A survey conducted last year by the Environment Agency showed that endocrine-disrupting chemicals, or environmental hormones, had been detected in most of Japan’s water systems. It also indicated that dioxin in excess of standardized limits existed in the air in the Tokyo Metropolitan area and many other parts of the country. Organic chlorine insecticides like DDT and BHC and other chemicals such as PCB are still present in the fat and breast milk of healthy people, even though their use was banned 10 to 20 years ago. Moreover, we have recently learned that raw materials like bisphenol and plastic materials like phthalic acid ester leak out of plastic food containers.
We have all benefited greatly from petrochemical products created by 20th-century science and technology. The conveniences and comforts of our daily lives depend to a large extent on plastic products. The price has been high, however. Today, the country is flooded with chemical materials and their wastes. We now know that more than 70 chemical materials, including those mentioned above, disrupt the functions of hormones in humans and animals and reduce reproductive capability.
Some of the world’s leading researchers and administrative officials gathered in Kyoto last December to discuss this situation at an international symposium on endocrine-disrupting chemicals, which was sponsored by the Environment Agency. The symposium confirmed that DDT and PCB in the environment are linked to feminization of males, masculinization of females, abnormalities in reproductive organs and a decrease in the incubation ratio, all of which are found in wild animals.
Although the chemical industrial associations of many countries, including Japan, take this problem seriously and have conducted research, they have failed to disclose any important data in detail. Instead, they have preferred campaigns to declare that certain chemical materials are safe. The Agricultural Chemical Industry Association of Japan, for example, claims that product safety has been confirmed after thoroughly reviewing data obtained from biological tests. But it provides no data whatsoever regarding the standards by which the review was made vis-a-vis the new problem of endocrine disruption. That being the case, it is difficult to accept the association’s assertion about safety.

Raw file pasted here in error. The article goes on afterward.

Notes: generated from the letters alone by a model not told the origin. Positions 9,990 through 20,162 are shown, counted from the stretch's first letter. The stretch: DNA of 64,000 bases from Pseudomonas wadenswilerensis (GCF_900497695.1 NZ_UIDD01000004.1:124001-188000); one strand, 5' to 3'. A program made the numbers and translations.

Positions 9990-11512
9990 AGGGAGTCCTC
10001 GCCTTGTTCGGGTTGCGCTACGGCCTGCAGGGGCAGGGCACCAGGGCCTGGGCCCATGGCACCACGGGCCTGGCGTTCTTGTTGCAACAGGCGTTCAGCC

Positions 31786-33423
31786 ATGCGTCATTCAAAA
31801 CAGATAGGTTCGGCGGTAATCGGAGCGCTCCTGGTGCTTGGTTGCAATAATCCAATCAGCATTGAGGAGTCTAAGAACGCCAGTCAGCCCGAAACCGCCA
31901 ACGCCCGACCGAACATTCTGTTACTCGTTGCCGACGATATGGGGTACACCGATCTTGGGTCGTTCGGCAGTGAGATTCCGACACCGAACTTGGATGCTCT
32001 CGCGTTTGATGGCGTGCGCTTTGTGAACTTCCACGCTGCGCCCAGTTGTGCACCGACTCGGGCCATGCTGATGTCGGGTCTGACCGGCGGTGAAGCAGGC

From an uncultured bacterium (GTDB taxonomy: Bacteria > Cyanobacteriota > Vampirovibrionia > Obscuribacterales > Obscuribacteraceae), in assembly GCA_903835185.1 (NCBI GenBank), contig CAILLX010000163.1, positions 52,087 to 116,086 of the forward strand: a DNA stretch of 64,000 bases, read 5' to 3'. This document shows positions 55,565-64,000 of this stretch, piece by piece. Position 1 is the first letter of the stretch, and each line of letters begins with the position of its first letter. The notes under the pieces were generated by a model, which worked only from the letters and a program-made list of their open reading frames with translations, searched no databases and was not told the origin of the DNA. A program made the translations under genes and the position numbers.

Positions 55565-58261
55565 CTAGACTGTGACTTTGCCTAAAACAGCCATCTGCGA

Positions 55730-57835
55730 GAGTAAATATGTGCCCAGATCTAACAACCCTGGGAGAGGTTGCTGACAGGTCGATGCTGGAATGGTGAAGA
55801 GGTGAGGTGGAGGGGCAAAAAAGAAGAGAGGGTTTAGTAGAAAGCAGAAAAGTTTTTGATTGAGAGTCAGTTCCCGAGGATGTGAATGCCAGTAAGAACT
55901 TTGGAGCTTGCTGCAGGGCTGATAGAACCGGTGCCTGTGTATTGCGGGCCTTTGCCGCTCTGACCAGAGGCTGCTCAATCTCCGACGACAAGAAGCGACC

Three generations of animals have been used for valuable experiments on the safety of agricultural chemicals, but the enormous amount of data thus generated has been treated as a trade secret and, therefore, has never been made public. In these circumstances, how can the public trust what it is told about the safety of these products? The industry should promote multifaceted, integrated research with such objective third parties as universities and national institutes and make the data and the results public.
In an effort to fight problems related to environmental hormones, the government allocated 12 billion yen to seven ministries and agencies in the supplementary budget for fiscal 1998, and another large sum in the draft budget for fiscal 1999. Unfortunately, the manner in which these sums are allocated remains unchanged. There is little coordination among the ministries and agencies. Moreover, much of the money is being spent on monitoring surveys and improvement of equipment; little is earmarked for basic research.
Since it can be assumed that endocrine-disrupting chemicals affect future generations, there should be a grand design encompassing all surveys and research carried out by different ministries and agencies, as well as a long-term strategy to eliminate toxic chemicals from the environment. Of particular urgency is the need to establish a long-range research system that tracks the mental and physical health of newborn babies by analyzing the adverse effects of chemical materials on the mother’s body and contamination within the umbilical cord, which is indicative of abnormalities in fetuses.
It is also important to avoid duplication of research through a division of labor among the industrialized nations and international bodies such as the Organization for Economic Cooperation and Development and the World Health Organization. Another urgent task is streamlining regulatory laws by introducing a system for registering emissions and transport of environmental pollutants and amending the Law for Controlling Inspection and Manufacture of Chemical Materials.
To protect our families and offspring, we should make efforts to ensure the safety of drinking water and foods and to reduce chemical materials. Local governments and the industry should also indicate the composition of materials and additives for every chemical compound.
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